Newsom said the loan would not include and fines, penalties or interest as many businesses across the state have been forced to close their doors, lay off employees and scale back operations.
The governor made the announcement during a press briefing where he announced a series of actions to help California's small businesses and struggling workforce.
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In addition to the sales tax reprieve, the governor announced the Paycheck Protection Program -- which will reimburse businesses, up to $10 million, as long as businesses commit to paying employees.
Applications can be submitted here, beginning Friday, the governor said.
As the federal government prepares to launch the Paycheck Protection Program, a $349 billion loan program meant to help small businesses survive the coronavirus pandemic, critics have growing concerns that some mom-and-pop shops might get squeezed out.
The program - part of the $2 trillion relief package signed into law last week - was billed as a way to help local businesses that often form the fabric of communities retain workers and pay bills. But an expansive definition of "small business" in the law means that it will be open to much more than just Main Street shops when lenders start processing applications Friday.
Operators of name-brand hotel, restaurant and service chains and franchises with thousands of employees at locations scattered across the U.S. are eligible. Lobbyists are pushing the Small Business Administration to interpret the law generously to help sectors devastated by mandatory business closures and stay-at-home orders, possibly making the aid available to international fast food and lodging giants and allowing individual owners to get around a $10 million cap on loans.
While Congress could approve more money later on, the program as it stands is expected to run out quickly. That could mean applicants who have the financial and legal expertise of a larger organization might be able to maximize their benefits, not leaving much for smaller businesses, especially those who wait or have problems applying.
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Independent contractors and the self-employed could be especially hurt since they will not be eligible to apply until April 10 under guidance from the Treasury Department. By then, banks could be overwhelmed with applications.
Underscoring the need for help, the federal government reported Thursday that a record 10 million workers filed for unemployment in the two weeks ending March 28.
The program will give businesses low-interest loans of about 2.5 times their average monthly payroll. They will be fully or partially forgiven if businesses show that the money was used to retain or rehire employees and pay some overhead expenses through June 30.
The law specified that all food service and lodging businesses qualify as long as they do not have more than 500 employees at a single location. It also declared that thousands of franchises recognized by the SBA - like multilocation restaurants, hotels, gyms and hair salons - will qualify regardless of their revenue and ties to large corporate parents. Many nonprofits, which are normally ineligible for such aid, also qualify.
The law says the maximum loan will be $10 million. But lobbyists representing chains are asking that the cap apply to each location - rather than each owner.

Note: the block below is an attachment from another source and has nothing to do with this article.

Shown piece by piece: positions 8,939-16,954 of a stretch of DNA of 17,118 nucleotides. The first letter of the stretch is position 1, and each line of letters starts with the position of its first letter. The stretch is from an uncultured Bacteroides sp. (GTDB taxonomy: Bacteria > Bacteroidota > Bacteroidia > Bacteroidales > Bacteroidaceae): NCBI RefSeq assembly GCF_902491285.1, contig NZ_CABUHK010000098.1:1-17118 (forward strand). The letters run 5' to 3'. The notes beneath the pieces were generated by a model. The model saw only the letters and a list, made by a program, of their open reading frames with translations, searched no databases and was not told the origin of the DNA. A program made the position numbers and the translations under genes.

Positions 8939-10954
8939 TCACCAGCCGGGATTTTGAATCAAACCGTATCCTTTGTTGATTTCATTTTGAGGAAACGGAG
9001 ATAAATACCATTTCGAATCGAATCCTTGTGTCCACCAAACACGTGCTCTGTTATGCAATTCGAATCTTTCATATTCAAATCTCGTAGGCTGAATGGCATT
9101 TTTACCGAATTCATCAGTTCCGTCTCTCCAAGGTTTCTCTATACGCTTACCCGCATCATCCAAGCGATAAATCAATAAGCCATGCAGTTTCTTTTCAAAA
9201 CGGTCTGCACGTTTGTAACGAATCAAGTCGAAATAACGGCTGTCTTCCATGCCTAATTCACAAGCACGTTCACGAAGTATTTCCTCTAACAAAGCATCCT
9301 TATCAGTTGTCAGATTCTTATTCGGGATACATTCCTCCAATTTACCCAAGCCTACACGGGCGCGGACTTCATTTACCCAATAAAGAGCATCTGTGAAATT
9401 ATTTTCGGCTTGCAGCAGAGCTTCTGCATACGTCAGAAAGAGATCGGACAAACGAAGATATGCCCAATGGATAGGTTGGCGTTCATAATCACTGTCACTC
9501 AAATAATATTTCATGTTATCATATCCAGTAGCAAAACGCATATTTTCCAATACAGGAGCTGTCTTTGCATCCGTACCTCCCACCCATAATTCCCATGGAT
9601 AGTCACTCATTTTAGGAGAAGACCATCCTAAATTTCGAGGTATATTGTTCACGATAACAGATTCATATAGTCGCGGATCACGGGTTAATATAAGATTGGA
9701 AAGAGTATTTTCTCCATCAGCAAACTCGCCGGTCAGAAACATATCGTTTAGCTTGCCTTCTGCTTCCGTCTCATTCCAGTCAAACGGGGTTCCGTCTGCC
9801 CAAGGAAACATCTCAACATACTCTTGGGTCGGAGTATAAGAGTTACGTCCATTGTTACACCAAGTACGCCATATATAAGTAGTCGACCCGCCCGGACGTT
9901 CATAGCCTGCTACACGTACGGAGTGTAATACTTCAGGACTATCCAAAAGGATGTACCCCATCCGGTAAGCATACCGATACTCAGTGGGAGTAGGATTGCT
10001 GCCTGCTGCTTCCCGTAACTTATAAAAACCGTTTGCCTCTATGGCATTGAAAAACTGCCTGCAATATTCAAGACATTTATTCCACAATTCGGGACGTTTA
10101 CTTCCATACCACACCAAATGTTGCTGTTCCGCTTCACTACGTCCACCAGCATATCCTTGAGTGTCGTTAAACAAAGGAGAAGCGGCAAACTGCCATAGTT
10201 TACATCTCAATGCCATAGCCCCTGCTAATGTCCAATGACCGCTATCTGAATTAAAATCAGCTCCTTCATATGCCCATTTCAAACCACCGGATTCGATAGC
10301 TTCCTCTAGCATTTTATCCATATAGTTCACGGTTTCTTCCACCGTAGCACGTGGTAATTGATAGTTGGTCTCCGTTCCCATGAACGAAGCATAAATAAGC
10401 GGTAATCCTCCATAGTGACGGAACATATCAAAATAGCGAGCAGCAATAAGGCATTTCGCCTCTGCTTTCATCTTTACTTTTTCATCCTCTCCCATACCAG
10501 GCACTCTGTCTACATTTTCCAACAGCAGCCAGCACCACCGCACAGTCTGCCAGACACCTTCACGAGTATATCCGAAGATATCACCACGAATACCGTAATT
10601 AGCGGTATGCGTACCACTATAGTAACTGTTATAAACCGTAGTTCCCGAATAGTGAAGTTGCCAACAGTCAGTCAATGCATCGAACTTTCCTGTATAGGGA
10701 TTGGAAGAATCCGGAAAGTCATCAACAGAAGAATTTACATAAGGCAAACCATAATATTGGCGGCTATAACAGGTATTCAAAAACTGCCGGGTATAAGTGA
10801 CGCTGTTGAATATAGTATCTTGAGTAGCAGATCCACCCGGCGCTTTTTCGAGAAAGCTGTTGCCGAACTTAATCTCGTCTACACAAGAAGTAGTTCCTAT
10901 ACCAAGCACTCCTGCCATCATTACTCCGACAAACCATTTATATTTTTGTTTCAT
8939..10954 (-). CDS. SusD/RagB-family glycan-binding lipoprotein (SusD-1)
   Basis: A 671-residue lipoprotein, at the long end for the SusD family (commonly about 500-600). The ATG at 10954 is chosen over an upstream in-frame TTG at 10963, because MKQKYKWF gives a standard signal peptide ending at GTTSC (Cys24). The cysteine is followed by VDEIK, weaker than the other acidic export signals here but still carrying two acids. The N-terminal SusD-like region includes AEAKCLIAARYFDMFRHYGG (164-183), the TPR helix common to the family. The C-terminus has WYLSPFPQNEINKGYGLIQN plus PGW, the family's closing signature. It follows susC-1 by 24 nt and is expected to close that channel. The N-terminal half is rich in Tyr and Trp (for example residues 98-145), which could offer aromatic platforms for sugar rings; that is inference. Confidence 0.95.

The International Franchise Association argued in a letter to SBA that would allow the program "to achieve its intended outcome and have maximum impact." The letter urged the agency to confirm that franchisors it recognizes - that are the parent companies of major chains from Burger King to Marriott - qualify as well.
The agency is expected to issue additional guidance on the program Thursday.
Newsom also announced Thursday a new website, in partnership with Central Valley-based company Bitwise along with Salesforce and Linkedin, to link California workers with available jobs.
OnwardCA will match job seekers with employers during the virus outbreak.
Newsom said as of Thursday there are 70,000 available jobs on the website.
The jobs are primarily in the agriculture, logistics, transportation and grocery industries.
The goal is to get Californians off of unemployment insurance or avoid residents needing the assistance in the first place, Newsom said.
This comes as 6.6 million Americans file for unemployment benefits last week.
Newsom has said the number of COVID-19 cases in California is expected to peak in late May.
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The spread of the virus statewide has, so far, been slow enough to give the state time to prepare for an expected spike in cases that could overwhelm hospitals if extreme measures aren't taken to keep most people home and away from others.
The state currently has more than 8,000 confirmed cases of coronavirus, with over 170 deaths.
Los Angeles County reported more than 500 new cases on Wednesday, a 17% hike over the previous day.
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The mayor of Los Angeles urged 4 million residents to wear masks to combat the coronavirus when they walk out in public, even as state health officials shied away from requiring a coverup.
Mayor Eric Garcetti's non-binding mask recommendation followed a similar recommendation on Wednesday for residents of Riverside County, and was joined Thursday in Ventura County.
Newsom reiterated Thursday that the state was not mandating wearing masks in public, but said face covers can be beneficial in additional to following physical distancing and stay-at-home orders.
The Assoictaed Press contributed to this report.